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Arnórr jarlaskáld Þórðarson (Arn)

11th century; volume 2; ed. Diana Whaley;

4. Þorfinnsdrápa (Þorfdr) - 25

Arnórr jarlaskáld ‘Jarls’-poet’ came from Hítarnes in western Iceland, the son of the prosperous farmer and poet Þórðr Kolbeinsson (ÞKolbI, born 974) and Oddný eykyndill ‘Island-candle’ Þorkelsdóttir, who was the subject of the long-running personal and poetic rivalry between Þórðr and Bjǫrn Hítdœlakappi (BjhítV) which is commemorated in Bjarnar saga Hítdœlakappa. According to that saga chronology, Arnórr would have been born c. 1011/12, and he features as a boy in ch. 23 of the saga, and in ch. 60 of Grettis saga. He went abroad, probably in his early twenties, for he is named in Skáldatal (SnE 1848-87, III, 258, 267) among the skalds of King Knútr inn ríki (Cnut the Great) (d. 1035). From the evidence of the memorial poems Rǫgnvaldsdrápa (Arn Rǫgndr), especially st. 2, and Þorfinnsdrápa (Arn Þorfdr), especially sts 3, 4 (cf. Lv 1), he spent several years in the Orkney Islands as poet and intimate of the jarls Rǫgnvaldr (d. c. 1045) and Þorfinnr (d. c. 1065). It is to this that his nickname refers. Arnórr was in Norway during the brief joint rule of Magnús Óláfsson and Haraldr Sigurðarson (c. 1045-6), and his performance of Hrynhenda (Arn Hryn) for Magnús and Blágagladrápa ‘The drápa of Dark Geese (= Ravens (?))’ for Haraldr is the subject of a spirited anecdote (Mork 1928-32, 116-18, Flat 1860-8, III, 321-3, Fms 6, 195-8; referred to below as ‘the Mork anecdote’). The later part of Arnórr’s career is obscure, but there is a second, memorial poem for Magnús, Magnússdrápa (Arn Magndr), and his composition of a Haraldsdrápa (Arn Hardr) in memory of Haraldr (d. 1066) suggests continuing links of some kind with Norway, though he also composed about Icelanders: a fragmentarily preserved poem for Hermundr Illugason (d. c. 1055; Arn HermIII) and a poem for Gellir Þorkelsson (d. 1073) of which Arn Frag 1III might be a remnant. For further outlines of Arnórr’s life and works, see Hollander 1945, 177-83; Turville-Petre 1968, 5-10, 1976, 93-4; Whaley 1998, 41-7.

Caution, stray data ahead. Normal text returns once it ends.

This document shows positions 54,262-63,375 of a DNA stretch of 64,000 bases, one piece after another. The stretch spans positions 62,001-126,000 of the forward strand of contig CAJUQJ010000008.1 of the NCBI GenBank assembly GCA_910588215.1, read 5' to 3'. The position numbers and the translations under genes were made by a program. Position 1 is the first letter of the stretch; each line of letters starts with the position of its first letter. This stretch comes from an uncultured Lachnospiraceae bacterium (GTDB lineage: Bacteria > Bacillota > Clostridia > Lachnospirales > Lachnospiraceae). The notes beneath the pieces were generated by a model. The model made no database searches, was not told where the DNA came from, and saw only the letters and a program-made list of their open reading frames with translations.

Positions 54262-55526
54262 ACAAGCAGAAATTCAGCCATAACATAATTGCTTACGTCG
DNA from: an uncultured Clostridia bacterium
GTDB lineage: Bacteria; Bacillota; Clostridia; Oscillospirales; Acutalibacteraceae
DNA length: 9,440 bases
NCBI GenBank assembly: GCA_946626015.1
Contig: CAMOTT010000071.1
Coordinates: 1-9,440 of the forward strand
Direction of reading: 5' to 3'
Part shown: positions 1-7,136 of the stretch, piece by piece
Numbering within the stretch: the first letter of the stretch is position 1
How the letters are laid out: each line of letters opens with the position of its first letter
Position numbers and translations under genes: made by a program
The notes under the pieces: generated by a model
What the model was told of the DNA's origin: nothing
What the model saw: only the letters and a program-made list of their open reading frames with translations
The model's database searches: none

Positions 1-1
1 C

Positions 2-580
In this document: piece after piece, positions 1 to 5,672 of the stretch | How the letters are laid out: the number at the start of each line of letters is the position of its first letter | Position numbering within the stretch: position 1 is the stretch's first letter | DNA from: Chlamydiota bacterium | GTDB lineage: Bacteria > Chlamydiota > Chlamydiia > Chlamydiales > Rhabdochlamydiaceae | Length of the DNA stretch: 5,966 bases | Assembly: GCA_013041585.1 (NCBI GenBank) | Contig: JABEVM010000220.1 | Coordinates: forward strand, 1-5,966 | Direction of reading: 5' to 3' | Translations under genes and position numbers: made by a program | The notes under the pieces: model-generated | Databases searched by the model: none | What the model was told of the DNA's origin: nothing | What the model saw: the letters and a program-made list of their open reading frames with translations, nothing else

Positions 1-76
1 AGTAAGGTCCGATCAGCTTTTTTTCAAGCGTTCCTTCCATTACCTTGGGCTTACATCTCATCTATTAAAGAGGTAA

The majority of Arnórr’s surviving oeuvre takes the form of memorial encomia (erfidrápur) for rulers of Norway or Orkney in the dróttkvætt metre: ten ll. only of Rǫgndr and longer fragments of Magnússdrápa (Magndr), Þorfdr and Hardr. His greatest contribution to the development of skaldic poetry, however, is his authorship of the first known encomium in the hrynhent metre: the Hrynhenda which, since it apostrophises Magnús góði, must predate the memorial Magndr. Arn Frag 1III is in the same metre but probably unconnected (see above). It is possible that Arn Frag 4III is in praise of Knútr inn ríki and the non-royal dedicatees of Herm and Frag 1 have been mentioned above. Arnórr also appears in one recension of Skáldatal (SnE 1848-87, III, 262) as a poet of Óláfr kyrri ‘the Quiet’ Haraldsson (d. 1093), and the pres. tense praise of Arn Frag 3III could have been addressed to him, or alternatively to Haraldr in Blágagladrápa. Only one st., Arn Lv 1, seems clearly to be a lv.; it was spoken during a civil conflict in the Orkneys. Herm and the eight other Fragments are printed in SkP III since they are preserved in SnE and LaufE and cannot be certainly assigned to any of the poems in the present volume.

The principal eds consulted in the course of editing Arnórr’s poetry for SkP are listed for each st., and are of two main types: eds of the skaldic corpus (Finnur Jónsson’s in Skj AI, 332-54, BI, 305-27, BI, and E. A. Kock’s in Skald I, 155-65, supported by numerous NN) and eds of the various prose works in which the poetry is preserved. Extracts are also included in anthologies, articles and other works including (with ten or more sts): Munch and Unger 1847, 119-20; CPB II, 184-98; Wisén 1886-9, I, 44-6, 141-2, 199-200 (Hryn only); Kock and Meissner 1931, I, 48-53; Hollander 1945,177-88 (annotated translations only, mainly Hryn); and (with five sts): Turville-Petre 1976, 93-7. Other works containing comment on the poetry are cited as appropriate in the Notes.

Þorfinnsdrápa (‘Drápa about Þorfinnr’) — Arn ÞorfdrII

Diana Whaley 2009, ‘ Arnórr jarlaskáld Þórðarson, Þorfinnsdrápa’ in Kari Ellen Gade (ed.), Poetry from the Kings’ Sagas 2: From c. 1035 to c. 1300. Skaldic Poetry of the Scandinavian Middle Ages 2. Turnhout: Brepols, pp. 229-60. <> (accessed 21 May 2022)

stanzas:  1   2   3   4   5   6   7   8   9   10   11   12   13   14   15   16   17   18   19   20   21   22   23   24   25 

Skj: Arnórr Þórðarson jarlaskáld: 5. Þórfinnsdrápa (AI, 343-8, BI, 316-21); stanzas (if different): 1 | 3 | 4 | 12 | 13 | 15 | 16 | 17 | 18

SkP info: II, 234-5

old edition introduction edition manuscripts transcriptions concordance search files

4 — Arn Þorfdr 4II

edition interactive full text transcriptions old edition references concordance